Pondering Pentecost 2019: Weekly Summary

Weekly Summary of Devotional Thoughts Posted to Social Media

Week 1 Focus: To be filled with the Spirit requires us to wait expectantly.

April 22

“The initial message to those early apostles is ‘wait.’ Wait in Jerusalem. Wait for the Spirit. Wait for the power to witness. Wait to be sent. So they wait.” —John Johnson, “The ‘Sent’ of Pentecost”

April 23

“There are some spiritual conditions that cannot be accomplished in a moment. The breaking up of the fallow ground takes time. The frosts of winter are as necessary as the rains of spring to prepare the soil for fertility. God has to break our hearts to pieces by the slow process of His discipline, and grind every particle to powder, and then to mellow us and saturate us with His blessed Spirit, until we are open for the blessing He has to give us.” —A. B. Simpson, The Holy Spirit, or Power from on High

April 24

“Do we realize our need to depend on Him? Have we really understood that we likely need to be emptied before He can fill us? Are we truly committed to staying and waiting until we ‘have been clothed with power from on high’?” —Howard Culbertson, “Waiting on the Holy Spirit”

April 25

“These waiting days were necessary to enable the disciples to realize their need, their nothingness, their failure and their dependence upon the Master. They had to get emptied first, before they could get filled.” —A. B. Simpson, The Holy Spirit, or Power from on High

April 26

“The discipline of waiting on the Holy Spirit is a powerful reminder to me that I’m not to be the one ultimately in charge. I need to be reminded of that often. When we truly learn to wait on God, we discover how great He is, how immense His love is toward us, how powerful He is and how involved He wants to be in our lives.” ——Howard Culbertson, “Waiting on the Holy Spirit”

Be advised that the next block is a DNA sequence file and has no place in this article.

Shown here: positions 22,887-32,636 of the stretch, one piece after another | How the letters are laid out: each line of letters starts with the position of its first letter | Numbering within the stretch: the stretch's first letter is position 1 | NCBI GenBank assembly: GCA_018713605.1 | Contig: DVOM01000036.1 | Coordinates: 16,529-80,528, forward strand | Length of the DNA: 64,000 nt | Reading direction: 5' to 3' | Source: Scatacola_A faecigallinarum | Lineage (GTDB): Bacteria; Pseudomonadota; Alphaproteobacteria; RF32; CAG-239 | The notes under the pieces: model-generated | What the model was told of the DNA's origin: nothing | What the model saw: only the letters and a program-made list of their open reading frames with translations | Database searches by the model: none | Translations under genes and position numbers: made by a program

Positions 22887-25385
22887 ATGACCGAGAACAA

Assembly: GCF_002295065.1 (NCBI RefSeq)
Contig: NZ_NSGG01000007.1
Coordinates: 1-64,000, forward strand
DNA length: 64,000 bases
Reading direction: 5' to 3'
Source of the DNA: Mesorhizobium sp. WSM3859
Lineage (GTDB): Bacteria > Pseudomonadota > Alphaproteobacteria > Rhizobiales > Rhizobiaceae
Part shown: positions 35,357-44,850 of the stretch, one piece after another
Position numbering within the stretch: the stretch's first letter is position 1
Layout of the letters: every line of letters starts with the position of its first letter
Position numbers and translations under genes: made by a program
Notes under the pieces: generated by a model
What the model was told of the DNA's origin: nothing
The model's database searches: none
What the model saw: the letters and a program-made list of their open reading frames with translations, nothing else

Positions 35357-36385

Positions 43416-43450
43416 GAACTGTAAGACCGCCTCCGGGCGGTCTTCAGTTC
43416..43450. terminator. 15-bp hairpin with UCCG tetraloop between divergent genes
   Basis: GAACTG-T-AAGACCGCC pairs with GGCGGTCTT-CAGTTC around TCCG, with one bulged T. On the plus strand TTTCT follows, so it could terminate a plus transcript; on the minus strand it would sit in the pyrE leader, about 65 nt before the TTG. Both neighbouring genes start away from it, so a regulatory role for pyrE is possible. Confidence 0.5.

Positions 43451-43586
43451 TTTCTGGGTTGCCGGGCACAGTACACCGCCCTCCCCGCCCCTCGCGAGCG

April 27

“Sometimes we must wait for the Spirit. The disciples had to wait in the Upper Room. Our Upper Rooms also invite us to gather together, pray, listen, defer. But, with clean hands and hearts, the Spirit is sure to ultimately descend and bring life. You will be able to hear it.” —Jim Lyon, “Hear Life”

April 28

“Christ had promised His disciples on that last evening together that He would not really leave them. He had assured them that He would always be a part of them—as he was a part of God—that His life would be their life, and His strength their strength. Very likely they did not understand what He meant. Probably in the dark days that followed His crucifixion they almost forgot that He had said anything of the kind. But they did stay on in Jerusalem as He told them to do; and on the day of Pentecost, as they were celebrating the feast of the first fruits, an unforgettable event took place.” —Rachel Henderlite, A Call to Faith, 102


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